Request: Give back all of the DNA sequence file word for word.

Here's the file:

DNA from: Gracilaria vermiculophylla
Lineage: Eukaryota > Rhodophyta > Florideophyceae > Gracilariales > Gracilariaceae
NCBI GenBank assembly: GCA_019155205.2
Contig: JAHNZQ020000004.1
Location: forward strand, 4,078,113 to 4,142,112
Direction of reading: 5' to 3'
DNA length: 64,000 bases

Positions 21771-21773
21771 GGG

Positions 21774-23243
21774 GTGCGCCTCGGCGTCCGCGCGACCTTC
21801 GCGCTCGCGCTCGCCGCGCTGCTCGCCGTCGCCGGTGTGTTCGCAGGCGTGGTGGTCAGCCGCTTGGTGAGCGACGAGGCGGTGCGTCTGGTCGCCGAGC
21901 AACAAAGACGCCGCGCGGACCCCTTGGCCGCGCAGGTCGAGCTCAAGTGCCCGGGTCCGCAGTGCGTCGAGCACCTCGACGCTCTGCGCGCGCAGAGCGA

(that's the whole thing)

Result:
DNA from: Gracilaria vermiculophylla
Lineage: Eukaryota > Rhodophyta > Florideophyceae > Gracilariales > Gracilariaceae
NCBI GenBank assembly: GCA_019155205.2
Contig: JAHNZQ020000004.1
Location: forward strand, 4,078,113 to 4,142,112
Direction of reading: 5' to 3'
DNA length: 64,000 bases

Positions 21771-21773
21771 GGG

Positions 21774-23243
21774 GTGCGCCTCGGCGTCCGCGCGACCTTC
21801 GCGCTCGCGCTCGCCGCGCTGCTCGCCGTCGCCGGTGTGTTCGCAGGCGTGGTGGTCAGCCGCTTGGTGAGCGACGAGGCGGTGCGTCTGGTCGCCGAGC
21901 AACAAAGACGCCGCGCGGACCCCTTGGCCGCGCAGGTCGAGCTCAAGTGCCCGGGTCCGCAGTGCGTCGAGCACCTCGACGCTCTGCGCGCGCAGAGCGA